References to markets, asset classes, and sectors are generally regarding the corresponding market index. Indexes are unmanaged statistical composites and cannot be invested into directly. Index performance is not indicative of the performance of any investment and do not reflect fees, expenses, or sales charges. All performance referenced is historical and is no guarantee of future results. All market and index data comes from FactSet and MarketWatch.
Any company names noted herein are for educational purposes only and not an indication of trading intent or a solicitation of their products or services. LPL Financial doesn’t provide research on individual equities. All information is believed to be from reliable sources; however, LPL Financial makes no representation as to its completeness or accuracy.
U.S. Treasuries may be considered “safe haven” investments but do carry some degree of risk including interest rate, credit, and market risk. Bonds are subject to market and interest rate risk if sold prior to maturity. Bond values will decline as interest rates rise and bonds are subject to availability and change in price.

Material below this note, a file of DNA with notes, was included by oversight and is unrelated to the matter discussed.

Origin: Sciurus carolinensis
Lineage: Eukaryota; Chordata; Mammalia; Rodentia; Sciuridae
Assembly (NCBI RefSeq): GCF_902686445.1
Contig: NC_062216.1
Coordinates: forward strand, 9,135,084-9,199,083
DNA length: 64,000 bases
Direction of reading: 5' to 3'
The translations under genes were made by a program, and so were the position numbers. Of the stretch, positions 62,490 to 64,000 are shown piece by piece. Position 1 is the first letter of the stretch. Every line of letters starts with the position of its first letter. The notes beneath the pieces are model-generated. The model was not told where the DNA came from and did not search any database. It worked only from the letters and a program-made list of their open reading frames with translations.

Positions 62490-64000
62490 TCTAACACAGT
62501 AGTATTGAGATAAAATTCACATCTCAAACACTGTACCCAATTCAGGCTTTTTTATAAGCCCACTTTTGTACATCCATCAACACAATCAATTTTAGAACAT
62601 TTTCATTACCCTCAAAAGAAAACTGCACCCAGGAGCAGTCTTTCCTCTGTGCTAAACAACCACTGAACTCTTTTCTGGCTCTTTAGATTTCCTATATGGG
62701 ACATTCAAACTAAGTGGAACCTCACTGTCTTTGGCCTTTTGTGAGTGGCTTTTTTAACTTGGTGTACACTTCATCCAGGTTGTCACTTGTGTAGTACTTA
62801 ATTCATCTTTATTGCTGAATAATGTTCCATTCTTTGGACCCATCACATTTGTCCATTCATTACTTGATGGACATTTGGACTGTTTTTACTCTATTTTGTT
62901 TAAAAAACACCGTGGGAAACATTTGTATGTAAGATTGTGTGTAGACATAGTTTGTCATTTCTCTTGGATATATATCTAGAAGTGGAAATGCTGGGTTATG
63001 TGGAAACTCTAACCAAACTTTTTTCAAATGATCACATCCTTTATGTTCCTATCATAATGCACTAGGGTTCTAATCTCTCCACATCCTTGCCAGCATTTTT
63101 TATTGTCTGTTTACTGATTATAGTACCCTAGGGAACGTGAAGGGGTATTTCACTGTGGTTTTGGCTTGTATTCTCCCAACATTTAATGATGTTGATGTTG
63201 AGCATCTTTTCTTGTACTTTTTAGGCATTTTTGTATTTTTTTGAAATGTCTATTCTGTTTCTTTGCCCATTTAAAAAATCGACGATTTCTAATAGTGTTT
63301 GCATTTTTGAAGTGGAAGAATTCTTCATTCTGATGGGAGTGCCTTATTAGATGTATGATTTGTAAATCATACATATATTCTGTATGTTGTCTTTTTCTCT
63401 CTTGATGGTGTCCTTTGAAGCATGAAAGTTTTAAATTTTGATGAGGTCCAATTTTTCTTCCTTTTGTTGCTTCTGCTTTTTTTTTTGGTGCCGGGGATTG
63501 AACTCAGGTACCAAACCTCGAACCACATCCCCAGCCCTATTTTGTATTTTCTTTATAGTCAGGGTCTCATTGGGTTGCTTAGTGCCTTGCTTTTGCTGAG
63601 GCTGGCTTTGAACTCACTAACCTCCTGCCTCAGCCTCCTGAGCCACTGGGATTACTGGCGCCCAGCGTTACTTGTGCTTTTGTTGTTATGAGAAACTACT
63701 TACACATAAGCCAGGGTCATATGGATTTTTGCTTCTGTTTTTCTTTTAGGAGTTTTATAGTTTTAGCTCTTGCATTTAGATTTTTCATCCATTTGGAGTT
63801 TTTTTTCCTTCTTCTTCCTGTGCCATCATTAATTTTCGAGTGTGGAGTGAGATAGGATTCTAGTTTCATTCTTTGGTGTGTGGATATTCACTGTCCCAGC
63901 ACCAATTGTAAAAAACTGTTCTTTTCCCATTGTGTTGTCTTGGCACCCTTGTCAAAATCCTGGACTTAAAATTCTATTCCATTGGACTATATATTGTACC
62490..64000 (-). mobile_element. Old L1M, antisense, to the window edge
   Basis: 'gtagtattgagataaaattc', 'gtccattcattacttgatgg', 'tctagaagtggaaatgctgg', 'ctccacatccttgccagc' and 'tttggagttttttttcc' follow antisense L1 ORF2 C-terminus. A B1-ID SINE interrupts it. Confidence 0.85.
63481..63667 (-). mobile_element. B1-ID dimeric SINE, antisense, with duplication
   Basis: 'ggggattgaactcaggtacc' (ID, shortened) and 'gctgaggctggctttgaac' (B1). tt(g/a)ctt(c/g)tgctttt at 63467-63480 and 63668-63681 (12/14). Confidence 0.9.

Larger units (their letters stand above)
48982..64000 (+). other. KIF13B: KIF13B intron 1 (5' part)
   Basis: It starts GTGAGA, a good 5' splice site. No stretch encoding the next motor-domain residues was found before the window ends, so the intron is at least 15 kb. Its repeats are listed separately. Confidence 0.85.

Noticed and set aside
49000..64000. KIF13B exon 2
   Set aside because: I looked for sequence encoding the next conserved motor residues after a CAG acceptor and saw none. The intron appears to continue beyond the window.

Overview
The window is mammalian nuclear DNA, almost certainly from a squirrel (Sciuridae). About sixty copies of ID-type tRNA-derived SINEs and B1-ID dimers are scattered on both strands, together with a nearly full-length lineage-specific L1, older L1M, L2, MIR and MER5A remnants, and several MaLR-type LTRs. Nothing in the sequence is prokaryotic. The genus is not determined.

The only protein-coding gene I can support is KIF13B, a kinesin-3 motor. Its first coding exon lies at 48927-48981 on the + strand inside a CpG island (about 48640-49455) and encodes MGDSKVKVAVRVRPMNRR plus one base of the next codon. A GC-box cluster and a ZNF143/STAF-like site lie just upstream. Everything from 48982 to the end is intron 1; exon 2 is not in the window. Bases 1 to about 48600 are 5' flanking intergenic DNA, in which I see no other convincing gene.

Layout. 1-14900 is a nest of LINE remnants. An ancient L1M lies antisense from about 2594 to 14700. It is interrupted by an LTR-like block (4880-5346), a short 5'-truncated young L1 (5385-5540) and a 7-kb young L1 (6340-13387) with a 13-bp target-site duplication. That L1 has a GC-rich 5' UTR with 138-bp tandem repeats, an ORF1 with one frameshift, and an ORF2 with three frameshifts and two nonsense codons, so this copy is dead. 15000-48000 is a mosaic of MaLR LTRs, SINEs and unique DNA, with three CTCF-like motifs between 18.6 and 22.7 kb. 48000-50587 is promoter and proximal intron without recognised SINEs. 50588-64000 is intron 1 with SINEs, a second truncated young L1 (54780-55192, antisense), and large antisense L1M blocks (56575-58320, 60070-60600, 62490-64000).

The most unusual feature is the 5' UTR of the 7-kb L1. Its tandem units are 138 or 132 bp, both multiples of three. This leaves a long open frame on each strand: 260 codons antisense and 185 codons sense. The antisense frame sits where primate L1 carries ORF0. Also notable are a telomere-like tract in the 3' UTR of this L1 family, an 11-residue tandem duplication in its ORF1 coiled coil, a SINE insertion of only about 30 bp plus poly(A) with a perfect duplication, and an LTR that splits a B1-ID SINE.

For a list of descriptions of the indexes referenced in this publication, please visit our website at lplresearch.com/definitions.
This Research material was prepared by LPL Financial, LLC.
Securities and advisory services offered through LPL Financial (LPL), a registered investment advisor and broker-dealer (member FINRA/SIPC).
Insurance products are offered through LPL or its licensed affiliates. To the extent you are receiving investment advice from a separately registered independent investment advisor that is not an LPL affiliate, please note LPL makes no representation with respect to such entity.
Not Insured by FDIC/NCUA or Any Other Government Agency | Not Bank/Credit Union Guaranteed
Not Bank/Credit Union Deposits or Obligations | May Lose Value